“This post is about the issue I have faced with huge blade and tower load oscillations”
I have a load case where the turbine is rigid, the drive train rotates freely without load as the generator is disabled and the gravitation is switched off. The pitch is fixed (zero) and the yaw is fixed 10 degrees. I have represented the yaw error as inflow wind with direction change of 10 degrees. The initial speed of the rotor is 8 rpm. The wind speed is variable from 0 to 10 m/s in 100 seconds. I have used the equilibrium inflow model and the tip and hub losses are switched on. The simulation results are quite strange as there are huge oscillations in the blade root forces and bending momets, particularly in blade Root_Mx. There are also similar oscillations in tower loads. I have also tried increaing the time step of the simulation time, but it did not work. What could be the reasons for it?
I have attached an image of the blade Root_Mx. The simulation time step is 0.02 and the simulation time is 300 seconds. As I have used the filtered data to plot the graph, the oscillations does seem to be periodic, but they are periodic in the actual case.
You have somewhat of an odd simulation set up and it would help to see other outputs to understand what is going on (like the rotor speed). My guess is that the rotor would accelerate up until a speed where the mean aerodynamic torque is zero. Once the rotor speed reaches a quasi-equilibrium, I would expect the mean blade-root Mx to be zero (like the mean torque). I would expect the blade-root bending moments to oscillate with the rotor frequency (and potentially its harmonics) because in skewed (yawed) flow, the blades move into and out of the flow. This is basically what you are seeing.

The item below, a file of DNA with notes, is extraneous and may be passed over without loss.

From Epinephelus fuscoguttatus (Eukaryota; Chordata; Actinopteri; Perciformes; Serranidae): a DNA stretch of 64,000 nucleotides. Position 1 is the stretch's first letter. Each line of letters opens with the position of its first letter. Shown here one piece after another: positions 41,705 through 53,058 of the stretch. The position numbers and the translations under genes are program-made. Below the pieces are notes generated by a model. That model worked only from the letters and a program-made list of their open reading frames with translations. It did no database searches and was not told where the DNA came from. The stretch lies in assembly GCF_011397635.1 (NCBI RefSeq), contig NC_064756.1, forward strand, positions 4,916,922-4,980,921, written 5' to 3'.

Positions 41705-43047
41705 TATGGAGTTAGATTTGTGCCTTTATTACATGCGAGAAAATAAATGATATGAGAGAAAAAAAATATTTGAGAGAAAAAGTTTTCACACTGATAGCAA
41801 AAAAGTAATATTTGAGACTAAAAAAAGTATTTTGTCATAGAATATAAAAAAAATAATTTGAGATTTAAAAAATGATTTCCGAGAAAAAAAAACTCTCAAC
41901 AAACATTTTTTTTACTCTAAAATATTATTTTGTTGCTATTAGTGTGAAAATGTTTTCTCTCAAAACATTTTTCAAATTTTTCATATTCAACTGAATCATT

Tanks for your response. The information you have provided is very much useful to me. However, I could not figure it out the reason for such high amplitude of the oscillations. Moreover, The oscillations did not converge to zero after the rotor speed has reached quasi equilibrium state as you have said. I have attached the plot of the rotor speed.
Your plot of rotor speed confirms what I was saying–the rotor accelerates up until a speed where the mean aerodynamic torque is zero. Once the rotor speed is fixed, the mean aerodynamic torque and blade-root Mx are zero, but Mx oscillates because in skewed flow, the blade moves into and out of the flow.